US Text Messaging Explosion

At the CTIA conference last week, the organization announced mind boggling numbers for US text messaging usage. According to the organization's semi-annual survey:

[T]ext messaging again set new records, with 75 billion messages reported in the month of June 2008 alone – about 2.5 billion messages a day. This represents an increase of 160% over the 28.8 billion messages reported in June 2007. Additionally, wireless subscribers continue to capture and send more pictures and other multi-media messages, more than 5.6 billion MMS messages in the first half of 2008 – almost as many as were sent in all of 2007.

As CNET reports (citing Nielsen Mobile data), Americans now send text messages more often than they make voice calls:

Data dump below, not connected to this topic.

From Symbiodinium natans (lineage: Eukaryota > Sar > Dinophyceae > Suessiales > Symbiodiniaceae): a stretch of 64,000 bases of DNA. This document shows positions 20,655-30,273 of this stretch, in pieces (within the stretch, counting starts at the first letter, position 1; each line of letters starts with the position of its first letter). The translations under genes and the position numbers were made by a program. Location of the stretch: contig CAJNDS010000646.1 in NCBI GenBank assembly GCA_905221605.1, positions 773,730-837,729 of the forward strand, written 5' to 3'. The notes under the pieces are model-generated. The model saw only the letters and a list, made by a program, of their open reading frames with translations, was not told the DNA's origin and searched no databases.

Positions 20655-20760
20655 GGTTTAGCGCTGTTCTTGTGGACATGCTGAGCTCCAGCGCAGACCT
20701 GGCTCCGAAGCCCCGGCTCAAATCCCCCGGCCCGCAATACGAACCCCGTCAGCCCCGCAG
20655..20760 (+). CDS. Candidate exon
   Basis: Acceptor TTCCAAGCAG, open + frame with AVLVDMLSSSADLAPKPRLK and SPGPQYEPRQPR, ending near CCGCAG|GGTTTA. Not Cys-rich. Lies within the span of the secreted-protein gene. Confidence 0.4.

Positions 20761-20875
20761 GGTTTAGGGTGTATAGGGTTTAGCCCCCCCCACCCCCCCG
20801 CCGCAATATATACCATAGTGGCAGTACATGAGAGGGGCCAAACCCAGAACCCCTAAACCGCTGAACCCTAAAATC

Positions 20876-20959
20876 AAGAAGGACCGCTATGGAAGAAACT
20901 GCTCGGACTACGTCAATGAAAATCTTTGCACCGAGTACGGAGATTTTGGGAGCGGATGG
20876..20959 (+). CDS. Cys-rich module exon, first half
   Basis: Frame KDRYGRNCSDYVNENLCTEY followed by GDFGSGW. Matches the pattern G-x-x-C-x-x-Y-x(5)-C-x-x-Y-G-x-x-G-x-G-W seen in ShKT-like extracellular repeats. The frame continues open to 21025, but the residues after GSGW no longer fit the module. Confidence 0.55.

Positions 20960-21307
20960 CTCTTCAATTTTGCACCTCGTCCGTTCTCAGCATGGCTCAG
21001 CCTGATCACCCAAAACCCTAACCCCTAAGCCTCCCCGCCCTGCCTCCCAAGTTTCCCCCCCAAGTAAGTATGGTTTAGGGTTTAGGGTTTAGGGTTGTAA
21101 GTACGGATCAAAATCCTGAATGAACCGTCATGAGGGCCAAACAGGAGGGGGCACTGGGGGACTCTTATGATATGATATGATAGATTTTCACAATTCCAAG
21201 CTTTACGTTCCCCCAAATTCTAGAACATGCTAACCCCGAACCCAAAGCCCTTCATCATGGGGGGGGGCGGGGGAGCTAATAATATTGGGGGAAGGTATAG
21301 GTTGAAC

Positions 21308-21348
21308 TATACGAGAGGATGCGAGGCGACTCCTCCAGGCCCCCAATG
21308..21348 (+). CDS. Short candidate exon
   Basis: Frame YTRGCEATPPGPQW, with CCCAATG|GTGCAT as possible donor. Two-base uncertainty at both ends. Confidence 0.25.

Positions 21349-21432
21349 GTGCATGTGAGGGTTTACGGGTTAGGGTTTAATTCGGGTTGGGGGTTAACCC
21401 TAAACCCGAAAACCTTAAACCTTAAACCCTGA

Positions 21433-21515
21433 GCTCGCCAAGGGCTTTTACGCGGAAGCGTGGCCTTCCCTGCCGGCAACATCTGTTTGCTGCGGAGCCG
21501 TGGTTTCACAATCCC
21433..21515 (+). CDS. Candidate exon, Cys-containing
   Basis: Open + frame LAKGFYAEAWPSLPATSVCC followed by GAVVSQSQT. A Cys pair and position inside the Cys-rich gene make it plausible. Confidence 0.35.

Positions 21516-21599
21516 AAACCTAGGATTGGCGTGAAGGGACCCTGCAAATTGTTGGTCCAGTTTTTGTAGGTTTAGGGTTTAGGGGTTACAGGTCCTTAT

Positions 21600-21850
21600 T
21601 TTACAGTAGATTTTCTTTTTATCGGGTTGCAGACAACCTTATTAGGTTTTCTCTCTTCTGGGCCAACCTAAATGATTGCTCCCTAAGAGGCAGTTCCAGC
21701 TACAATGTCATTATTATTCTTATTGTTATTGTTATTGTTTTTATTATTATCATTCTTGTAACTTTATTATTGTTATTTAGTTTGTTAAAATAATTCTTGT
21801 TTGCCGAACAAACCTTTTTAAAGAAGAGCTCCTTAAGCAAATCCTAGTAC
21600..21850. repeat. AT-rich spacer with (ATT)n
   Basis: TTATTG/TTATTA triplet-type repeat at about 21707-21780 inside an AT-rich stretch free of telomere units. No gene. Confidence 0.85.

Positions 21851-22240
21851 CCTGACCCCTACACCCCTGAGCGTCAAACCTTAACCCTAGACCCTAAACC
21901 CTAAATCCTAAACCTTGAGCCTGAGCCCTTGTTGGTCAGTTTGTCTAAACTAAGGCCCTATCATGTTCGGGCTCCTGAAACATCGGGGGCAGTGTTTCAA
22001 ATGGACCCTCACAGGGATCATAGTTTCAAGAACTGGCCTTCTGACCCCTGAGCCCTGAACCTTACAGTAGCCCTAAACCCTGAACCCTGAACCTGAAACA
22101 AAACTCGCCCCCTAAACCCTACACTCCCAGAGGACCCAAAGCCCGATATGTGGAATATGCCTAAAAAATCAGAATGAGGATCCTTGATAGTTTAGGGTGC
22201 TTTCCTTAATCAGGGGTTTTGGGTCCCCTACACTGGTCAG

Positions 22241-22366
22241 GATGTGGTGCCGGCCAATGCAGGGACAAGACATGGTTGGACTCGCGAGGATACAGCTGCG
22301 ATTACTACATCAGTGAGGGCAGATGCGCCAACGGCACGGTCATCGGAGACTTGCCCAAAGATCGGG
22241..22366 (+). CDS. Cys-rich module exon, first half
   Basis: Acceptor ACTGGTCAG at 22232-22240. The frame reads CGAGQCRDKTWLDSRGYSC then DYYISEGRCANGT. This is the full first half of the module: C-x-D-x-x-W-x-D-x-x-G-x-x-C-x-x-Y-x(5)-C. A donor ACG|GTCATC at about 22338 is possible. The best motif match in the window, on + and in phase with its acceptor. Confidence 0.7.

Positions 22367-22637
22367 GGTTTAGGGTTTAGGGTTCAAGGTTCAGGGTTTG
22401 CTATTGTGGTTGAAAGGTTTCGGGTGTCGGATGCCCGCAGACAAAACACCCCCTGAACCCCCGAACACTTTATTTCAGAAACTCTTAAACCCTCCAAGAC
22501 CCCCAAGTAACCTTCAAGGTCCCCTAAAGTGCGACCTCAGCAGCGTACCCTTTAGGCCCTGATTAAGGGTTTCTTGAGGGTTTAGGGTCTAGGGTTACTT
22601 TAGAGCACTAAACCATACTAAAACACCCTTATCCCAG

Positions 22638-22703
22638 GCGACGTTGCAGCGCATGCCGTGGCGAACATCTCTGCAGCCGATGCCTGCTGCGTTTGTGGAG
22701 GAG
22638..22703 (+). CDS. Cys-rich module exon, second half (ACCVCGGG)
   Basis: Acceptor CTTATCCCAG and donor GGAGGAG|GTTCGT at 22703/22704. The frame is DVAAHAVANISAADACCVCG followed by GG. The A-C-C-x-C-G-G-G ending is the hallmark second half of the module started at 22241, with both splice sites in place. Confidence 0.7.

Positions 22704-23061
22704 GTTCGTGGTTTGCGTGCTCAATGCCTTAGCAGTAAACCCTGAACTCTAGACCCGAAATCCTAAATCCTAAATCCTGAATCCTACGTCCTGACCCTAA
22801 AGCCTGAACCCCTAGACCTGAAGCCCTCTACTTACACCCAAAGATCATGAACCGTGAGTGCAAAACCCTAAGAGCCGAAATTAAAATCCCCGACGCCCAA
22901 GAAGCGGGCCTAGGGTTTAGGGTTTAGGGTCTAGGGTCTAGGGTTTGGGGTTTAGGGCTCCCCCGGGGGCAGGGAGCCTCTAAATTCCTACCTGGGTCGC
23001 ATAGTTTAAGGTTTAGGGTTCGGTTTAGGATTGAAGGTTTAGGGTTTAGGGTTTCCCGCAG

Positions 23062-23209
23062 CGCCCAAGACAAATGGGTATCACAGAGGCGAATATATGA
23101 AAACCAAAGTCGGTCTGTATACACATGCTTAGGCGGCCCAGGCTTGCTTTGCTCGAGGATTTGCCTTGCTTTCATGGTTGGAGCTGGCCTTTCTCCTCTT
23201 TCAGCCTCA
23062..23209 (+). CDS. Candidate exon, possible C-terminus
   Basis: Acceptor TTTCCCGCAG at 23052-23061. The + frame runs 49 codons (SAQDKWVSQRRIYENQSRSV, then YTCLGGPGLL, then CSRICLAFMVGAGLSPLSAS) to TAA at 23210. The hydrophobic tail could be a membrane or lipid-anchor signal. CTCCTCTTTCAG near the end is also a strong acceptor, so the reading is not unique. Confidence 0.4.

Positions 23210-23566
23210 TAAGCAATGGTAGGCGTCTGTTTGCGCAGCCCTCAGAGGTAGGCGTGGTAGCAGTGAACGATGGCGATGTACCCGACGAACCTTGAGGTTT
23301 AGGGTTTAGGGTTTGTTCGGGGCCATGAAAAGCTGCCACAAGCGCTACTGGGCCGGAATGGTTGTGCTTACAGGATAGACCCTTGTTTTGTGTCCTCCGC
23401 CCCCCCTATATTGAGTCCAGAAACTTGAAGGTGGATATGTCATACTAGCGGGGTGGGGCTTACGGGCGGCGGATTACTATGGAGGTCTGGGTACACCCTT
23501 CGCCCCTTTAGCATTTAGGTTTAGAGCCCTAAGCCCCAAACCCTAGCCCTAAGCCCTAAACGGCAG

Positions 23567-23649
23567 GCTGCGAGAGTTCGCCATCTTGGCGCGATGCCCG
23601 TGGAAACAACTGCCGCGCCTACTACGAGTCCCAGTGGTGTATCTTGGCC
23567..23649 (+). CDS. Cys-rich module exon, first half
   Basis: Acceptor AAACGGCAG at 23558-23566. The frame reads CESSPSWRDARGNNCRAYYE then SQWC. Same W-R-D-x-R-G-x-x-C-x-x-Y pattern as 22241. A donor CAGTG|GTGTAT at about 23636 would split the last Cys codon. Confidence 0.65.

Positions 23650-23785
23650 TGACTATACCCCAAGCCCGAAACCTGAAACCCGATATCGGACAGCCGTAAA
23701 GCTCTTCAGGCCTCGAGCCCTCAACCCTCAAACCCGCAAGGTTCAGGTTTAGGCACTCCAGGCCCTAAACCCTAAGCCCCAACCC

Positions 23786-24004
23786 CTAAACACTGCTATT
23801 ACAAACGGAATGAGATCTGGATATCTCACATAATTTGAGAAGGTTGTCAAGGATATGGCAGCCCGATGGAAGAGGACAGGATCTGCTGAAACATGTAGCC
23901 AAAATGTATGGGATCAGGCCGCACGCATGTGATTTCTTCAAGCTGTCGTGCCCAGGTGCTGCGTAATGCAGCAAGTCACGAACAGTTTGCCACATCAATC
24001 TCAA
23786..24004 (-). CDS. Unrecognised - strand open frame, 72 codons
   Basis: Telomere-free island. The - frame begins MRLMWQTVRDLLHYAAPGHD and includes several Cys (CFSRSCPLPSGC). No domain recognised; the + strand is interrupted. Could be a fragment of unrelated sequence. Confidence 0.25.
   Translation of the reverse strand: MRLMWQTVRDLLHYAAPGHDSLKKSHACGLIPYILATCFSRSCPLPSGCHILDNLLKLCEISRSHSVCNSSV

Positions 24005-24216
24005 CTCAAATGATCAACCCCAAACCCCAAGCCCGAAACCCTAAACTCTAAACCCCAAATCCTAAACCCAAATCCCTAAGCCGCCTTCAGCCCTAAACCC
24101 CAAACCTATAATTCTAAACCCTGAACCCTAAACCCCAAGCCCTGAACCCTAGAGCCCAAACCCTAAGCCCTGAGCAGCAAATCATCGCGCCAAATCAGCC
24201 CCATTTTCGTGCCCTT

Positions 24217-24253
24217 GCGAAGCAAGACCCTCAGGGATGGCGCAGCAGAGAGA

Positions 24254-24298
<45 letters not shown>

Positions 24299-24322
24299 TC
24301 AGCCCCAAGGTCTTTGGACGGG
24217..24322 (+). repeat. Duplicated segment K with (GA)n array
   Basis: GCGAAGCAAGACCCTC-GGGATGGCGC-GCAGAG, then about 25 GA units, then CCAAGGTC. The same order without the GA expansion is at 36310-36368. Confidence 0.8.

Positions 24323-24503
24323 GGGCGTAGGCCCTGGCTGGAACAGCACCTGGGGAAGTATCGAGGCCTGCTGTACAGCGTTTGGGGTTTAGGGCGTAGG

For the second quarter of 2008, U.S. mobile subscribers sent and received on average 357 text messages per month, compared with making and receiving 204 phone calls a month, according to Nielsen

This isn't going to be true for every demographic segment and texting still skews younger. Along those lines, however, here's an astounding datapoint:

Americans 13 to 17 years of age sent or received an average of 1,742 text messages a month in Q2 per Nielsen. SMS penetration is 53 percent, or 137.8 million mobile subscribers in the US.

Data revenues now represent 20% of US carrier revenues and given these numbers it's easy to see why. Yet text messaging is a relatively neglected segment of mobile marketing -- at least in terms of planning and projections. But it's a segment that is growing and almost as big as voice in terms of users. It's clearly bigger in terms of frequency. 

SMS is also interesting because it ties in with traditional media more readily than other forms of mobile advertising and can be used to measure response accordingly.